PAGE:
Sociologist Marcello Truzzi suggested that the strength of evidence for anomalous effects might be classified as merely suggestive (interesting), compelling (appears significant or likely) or convincing (appears to be valid).39 From this perspective, the evidence cited for various specific decline effects seems overall to be suggestive as opposed to compelling or convincing.
This relative weakness of positive evidence casts doubt on the need to invoke exotic theories to explain effect size declines. Bierman, Spottiswoode and Bijl’s 2016 analysis of the ganzfeld telepathy experiments, discussed above, also shows that QRPs constitute significant confounding variables in the search for a genuine decline effect.
Still, the increasing awareness of declines in mainstream science shows that the issues are not unique to parapsychology. In Entangled Minds, Dean Radin cited a meta-analysis in the Proceedings of the Royal Society that showed that effects in biological studies also seemed to decline over time.40 Biologists deal with complex systems that often behave unpredictably, unlike the objects of classical physics. Radin suggested that 'psi is the poster child for a highly dynamic and interactive process, thus it would be surprising if psi effects remained steady over time'.41
Assuming that at least some of the experimental results point to genuinely anomalous processes, this seems about the limit of what can be said with confidence about the sources of the decline effect.
The challenge for future research is find ways to distinguish failures to replicate due to QRPs from declines that occur for other reasons. Until this is done there remains the possibility that the decline effect is what HH Bauer terms a ’Shibboleth,’ or a detail that is entirely plausible in the context of a belief and supposedly well established, but in fact an illusion.42 It is still difficult to reject this interpretation of the decline effect with any confidence, despite numerous suggestions that something more significant might be occurring.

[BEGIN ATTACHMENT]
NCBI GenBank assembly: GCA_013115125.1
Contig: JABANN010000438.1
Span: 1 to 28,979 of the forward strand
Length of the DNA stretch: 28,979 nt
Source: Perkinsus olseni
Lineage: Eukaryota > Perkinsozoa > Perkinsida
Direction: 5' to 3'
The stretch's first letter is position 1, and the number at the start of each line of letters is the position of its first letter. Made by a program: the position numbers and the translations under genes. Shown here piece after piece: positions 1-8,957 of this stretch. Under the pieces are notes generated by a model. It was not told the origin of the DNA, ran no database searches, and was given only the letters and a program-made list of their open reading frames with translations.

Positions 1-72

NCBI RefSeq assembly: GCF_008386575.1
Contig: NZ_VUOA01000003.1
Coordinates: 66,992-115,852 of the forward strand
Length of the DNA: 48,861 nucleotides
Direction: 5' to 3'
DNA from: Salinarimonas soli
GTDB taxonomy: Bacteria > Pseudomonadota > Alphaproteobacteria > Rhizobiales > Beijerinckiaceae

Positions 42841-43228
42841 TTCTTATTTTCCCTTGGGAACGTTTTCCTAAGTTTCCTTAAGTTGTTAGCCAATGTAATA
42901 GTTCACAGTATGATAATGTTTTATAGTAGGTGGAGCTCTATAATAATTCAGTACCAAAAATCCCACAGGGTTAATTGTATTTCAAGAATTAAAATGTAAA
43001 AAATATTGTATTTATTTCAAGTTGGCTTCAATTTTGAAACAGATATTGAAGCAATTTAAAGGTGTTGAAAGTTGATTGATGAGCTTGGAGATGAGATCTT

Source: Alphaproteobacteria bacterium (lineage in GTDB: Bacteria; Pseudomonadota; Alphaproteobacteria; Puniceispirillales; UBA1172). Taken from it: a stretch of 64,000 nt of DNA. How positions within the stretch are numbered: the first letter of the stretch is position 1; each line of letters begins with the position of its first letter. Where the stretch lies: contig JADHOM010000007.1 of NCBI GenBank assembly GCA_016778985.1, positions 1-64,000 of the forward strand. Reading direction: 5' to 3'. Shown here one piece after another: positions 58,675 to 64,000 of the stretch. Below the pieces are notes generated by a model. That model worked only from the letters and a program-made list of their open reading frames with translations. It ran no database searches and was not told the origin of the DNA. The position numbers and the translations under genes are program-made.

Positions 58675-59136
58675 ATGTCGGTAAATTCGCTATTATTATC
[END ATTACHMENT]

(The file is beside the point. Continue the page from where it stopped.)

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Bierman, D.J., Spottiswoode, J.P., & Bijl, A. (2016). Testing for questionable research practices in a meta-analysis: An example from experimental parapsychology. PLoS ONE. 2016;11(5):e0153049
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- 1. For a more technical discussion see Colborn (2007).
- 2. Lehrer (2010).
- 3. Ritchie et al (2012).
- 4. Ioannidis (2005).
- 5. Stokes (2015).
- 6. Inglis (1992).
- 7. Rhine (1935).
- 8. Reeves & Rhine (1943).
- 9. Rhine (1953).
- 10. Rhine (1953), 123.
- 11. West (1965).
- 12. Carroll (2003).
- 13. Alcock (2003).
- 14. Hansel (1980).
- 15. Nash (1989).
- 16. Tart (1966), 50.
- 17. Tart (1975).
- 18. Stanford (1977), 65.
- 19. Tart (1977).
- 20. Tart (2007), 115.
- 21. Bierman (2000).
- 22. Radin & Nelson (1989).
- 23. Utts (1996).
- 24. Walker (1975).
- 25. Schmidt (1975).
- 26. Radin (2006).
- 27. Williams (2011).
- 28. Bierman et al (2016).
- 29. Palmer (2016).
- 30. Lucadou (2000).
- 31. Lucadou et al (2007), 65.
- 32. Lucadou et al (2007), 66.
- 33. Walach et al (2014).
- 34. Stevenson (1990).
- 35. Fenwick & Fenwick (2008).
- 36. Stevenson (1992).
- 37. Kelly (2007), 224.
- 38. Quoted in Devereux (2007).
- 39. Truzzi (2000).
- 40. Jenions & Muller (2002).
- 41. Radin (2006).
- 42. Bauer (2001).